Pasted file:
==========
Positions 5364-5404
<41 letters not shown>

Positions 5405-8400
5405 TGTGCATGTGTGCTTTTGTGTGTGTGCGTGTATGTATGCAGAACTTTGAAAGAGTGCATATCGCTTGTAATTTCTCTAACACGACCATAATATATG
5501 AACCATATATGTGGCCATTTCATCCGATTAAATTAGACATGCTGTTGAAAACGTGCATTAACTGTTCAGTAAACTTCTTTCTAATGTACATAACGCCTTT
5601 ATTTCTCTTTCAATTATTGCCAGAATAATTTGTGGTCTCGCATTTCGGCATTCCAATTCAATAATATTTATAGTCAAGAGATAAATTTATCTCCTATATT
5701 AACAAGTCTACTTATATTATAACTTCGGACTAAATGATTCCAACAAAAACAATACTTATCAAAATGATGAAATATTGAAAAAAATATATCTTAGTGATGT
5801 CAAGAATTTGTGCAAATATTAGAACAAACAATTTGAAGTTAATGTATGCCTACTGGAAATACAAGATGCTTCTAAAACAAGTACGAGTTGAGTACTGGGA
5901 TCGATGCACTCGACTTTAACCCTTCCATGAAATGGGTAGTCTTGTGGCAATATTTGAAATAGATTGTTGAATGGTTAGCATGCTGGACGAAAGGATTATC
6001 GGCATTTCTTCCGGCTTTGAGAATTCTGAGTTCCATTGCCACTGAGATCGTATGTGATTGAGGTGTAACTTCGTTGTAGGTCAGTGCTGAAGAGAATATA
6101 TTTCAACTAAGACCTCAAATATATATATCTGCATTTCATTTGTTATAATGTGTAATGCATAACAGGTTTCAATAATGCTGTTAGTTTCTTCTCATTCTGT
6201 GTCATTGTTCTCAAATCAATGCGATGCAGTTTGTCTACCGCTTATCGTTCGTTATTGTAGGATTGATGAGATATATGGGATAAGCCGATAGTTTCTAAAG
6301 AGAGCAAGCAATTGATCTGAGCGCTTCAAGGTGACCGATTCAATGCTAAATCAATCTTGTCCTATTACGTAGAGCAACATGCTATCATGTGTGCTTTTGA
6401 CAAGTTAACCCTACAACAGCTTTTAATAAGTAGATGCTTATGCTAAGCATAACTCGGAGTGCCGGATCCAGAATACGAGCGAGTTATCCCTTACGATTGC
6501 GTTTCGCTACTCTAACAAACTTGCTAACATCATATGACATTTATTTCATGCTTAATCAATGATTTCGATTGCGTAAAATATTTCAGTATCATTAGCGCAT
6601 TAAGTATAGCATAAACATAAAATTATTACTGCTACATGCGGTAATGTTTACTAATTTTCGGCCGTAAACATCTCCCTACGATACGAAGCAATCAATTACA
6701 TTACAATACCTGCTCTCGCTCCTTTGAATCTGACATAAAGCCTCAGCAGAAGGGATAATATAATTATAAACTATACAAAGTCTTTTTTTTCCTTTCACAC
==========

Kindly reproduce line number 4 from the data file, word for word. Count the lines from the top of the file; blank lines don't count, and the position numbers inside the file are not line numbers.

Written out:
5405 TGTGCATGTGTGCTTTTGTGTGTGTGCGTGTATGTATGCAGAACTTTGAAAGAGTGCATATCGCTTGTAATTTCTCTAACACGACCATAATATATG